Blockchain Ownership & Crypto Anticommons

Alpen Sheth, Chief Product Officer of Etherisc wrote this article about Blockchain Ownership & Crypto Anticommons.

Blockchain ownership

Blockchain ownership may be as important a problem as “Blockchain Governance”, He describes ideas and difficulty in making ownership rights, the future of blockchain patents and collective goods, and some important tradeoffs to consider when creating the new crypto property on blockchain. Blockchains are known for how they can make property superficially and make it “censor proof.” This gives unparalleled capacity to define rights clearly, enforce contracts predictably and let the market sort out entitlements.

Cryptocurrency and blockchain are creating new property rights and restructuring old ones. He takes a quick look at a few concepts from property theory and why we should avoid a “tragedy of the anticommons” — too many fragmented rights — that could block significant innovation, increase inefficiency and inequality.

What are Anticommons?

Micheal Heller launched the concept in his contrarian article, “The Tragedy of the Anticommons”, Before 1989 Most valuable assets in socialist countries began the transition to markets with indistinct boundaries and overlapping ownership. While privatization broke up the socialist bundle of corporate governance rights, new owners held excessive rights of exclusion, such that each could prevent the others from restructuring corporate assets or even occupying retail storefront property.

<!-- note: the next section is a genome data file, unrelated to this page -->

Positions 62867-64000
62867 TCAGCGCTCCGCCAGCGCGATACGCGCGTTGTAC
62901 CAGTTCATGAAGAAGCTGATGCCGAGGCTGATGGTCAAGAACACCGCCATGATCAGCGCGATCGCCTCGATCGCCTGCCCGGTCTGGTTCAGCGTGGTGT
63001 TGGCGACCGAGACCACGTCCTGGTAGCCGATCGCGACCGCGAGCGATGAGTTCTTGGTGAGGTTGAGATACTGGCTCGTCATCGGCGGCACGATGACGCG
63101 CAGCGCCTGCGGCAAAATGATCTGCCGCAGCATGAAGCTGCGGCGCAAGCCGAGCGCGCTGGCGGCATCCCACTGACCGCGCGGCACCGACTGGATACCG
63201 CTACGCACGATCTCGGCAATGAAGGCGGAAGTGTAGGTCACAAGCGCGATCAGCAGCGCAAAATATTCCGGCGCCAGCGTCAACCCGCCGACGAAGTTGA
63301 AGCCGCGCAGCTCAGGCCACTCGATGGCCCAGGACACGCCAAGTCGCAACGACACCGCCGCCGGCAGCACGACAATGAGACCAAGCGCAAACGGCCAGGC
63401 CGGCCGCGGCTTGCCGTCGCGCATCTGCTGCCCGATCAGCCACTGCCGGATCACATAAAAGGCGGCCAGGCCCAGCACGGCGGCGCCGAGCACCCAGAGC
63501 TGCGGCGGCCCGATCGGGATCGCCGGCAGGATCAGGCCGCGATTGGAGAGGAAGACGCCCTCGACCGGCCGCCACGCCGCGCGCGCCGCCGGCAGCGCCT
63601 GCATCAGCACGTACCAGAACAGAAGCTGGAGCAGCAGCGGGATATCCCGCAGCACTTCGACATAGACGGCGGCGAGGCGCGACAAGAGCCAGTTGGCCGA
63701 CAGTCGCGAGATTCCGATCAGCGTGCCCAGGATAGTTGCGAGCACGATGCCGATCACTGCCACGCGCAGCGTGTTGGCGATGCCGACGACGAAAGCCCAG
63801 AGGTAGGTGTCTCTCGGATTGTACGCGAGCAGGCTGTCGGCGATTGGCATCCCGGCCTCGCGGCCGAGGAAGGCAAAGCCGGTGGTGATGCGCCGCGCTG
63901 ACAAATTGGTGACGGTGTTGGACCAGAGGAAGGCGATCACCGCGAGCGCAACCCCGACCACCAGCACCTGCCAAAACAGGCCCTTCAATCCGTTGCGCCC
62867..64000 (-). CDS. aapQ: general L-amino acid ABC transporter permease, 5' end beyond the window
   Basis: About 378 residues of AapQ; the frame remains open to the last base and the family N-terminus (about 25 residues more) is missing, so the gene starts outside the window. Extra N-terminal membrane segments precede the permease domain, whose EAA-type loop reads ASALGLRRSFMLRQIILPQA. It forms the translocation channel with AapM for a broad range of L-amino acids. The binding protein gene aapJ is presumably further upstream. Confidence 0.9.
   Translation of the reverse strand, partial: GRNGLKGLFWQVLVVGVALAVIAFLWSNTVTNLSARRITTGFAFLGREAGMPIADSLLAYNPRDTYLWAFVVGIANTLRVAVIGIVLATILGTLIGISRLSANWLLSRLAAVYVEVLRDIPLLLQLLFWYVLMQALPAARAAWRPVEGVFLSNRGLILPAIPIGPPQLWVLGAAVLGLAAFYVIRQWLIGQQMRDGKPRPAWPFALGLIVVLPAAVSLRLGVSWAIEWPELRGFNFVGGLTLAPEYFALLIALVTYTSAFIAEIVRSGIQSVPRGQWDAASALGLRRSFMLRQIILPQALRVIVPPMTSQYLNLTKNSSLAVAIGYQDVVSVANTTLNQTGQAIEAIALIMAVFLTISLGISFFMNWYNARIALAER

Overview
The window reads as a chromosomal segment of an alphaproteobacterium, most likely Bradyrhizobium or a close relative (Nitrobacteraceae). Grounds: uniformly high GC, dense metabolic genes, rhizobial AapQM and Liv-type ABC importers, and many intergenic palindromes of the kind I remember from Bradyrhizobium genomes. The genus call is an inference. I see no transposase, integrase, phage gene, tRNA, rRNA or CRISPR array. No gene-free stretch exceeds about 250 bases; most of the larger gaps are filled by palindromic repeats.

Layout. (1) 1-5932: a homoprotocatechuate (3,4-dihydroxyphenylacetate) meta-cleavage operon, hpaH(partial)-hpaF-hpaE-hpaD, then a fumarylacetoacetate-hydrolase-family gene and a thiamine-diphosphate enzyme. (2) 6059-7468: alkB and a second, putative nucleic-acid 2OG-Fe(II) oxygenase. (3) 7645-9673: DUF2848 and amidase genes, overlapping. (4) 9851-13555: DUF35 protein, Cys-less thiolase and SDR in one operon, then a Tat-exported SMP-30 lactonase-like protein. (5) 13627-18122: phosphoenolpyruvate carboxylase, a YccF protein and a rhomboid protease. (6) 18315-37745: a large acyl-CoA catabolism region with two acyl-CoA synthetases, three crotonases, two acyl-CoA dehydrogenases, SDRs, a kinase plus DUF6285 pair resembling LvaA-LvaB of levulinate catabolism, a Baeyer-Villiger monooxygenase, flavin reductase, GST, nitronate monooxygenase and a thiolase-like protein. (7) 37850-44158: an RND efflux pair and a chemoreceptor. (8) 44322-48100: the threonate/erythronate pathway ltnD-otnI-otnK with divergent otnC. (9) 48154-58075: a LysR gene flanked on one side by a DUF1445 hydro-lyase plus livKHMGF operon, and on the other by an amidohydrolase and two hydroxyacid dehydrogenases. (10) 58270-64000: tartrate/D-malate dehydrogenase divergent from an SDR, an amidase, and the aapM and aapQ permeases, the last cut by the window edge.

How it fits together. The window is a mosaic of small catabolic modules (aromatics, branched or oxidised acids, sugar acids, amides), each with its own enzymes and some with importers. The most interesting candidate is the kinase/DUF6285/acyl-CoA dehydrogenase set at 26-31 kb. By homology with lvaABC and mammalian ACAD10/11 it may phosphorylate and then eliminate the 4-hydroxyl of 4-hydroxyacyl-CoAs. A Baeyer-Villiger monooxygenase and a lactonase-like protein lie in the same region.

Tragedy of the Commons,” is a crisis of overexploitation from undifferentiated property rights. Anticommons are basically the unintended consequences of trying to make new property rights more clear.

The reality of anticommons is more pervasive than we think, so much of blockchain technology emerged from the open-source and peer-to-peer movement but is rapidly being harvested as intellectual property in a corporate frenzy to control its future applications. Many innovations in “cryptollectual property” are open-source and accessible via license at no cost (e.g. via github) and have been used, reused, and forked to expand the innovation in new ways.

He also describe about Honore’11 Property rights and Patenting “Cryptollectual” Property Rights.

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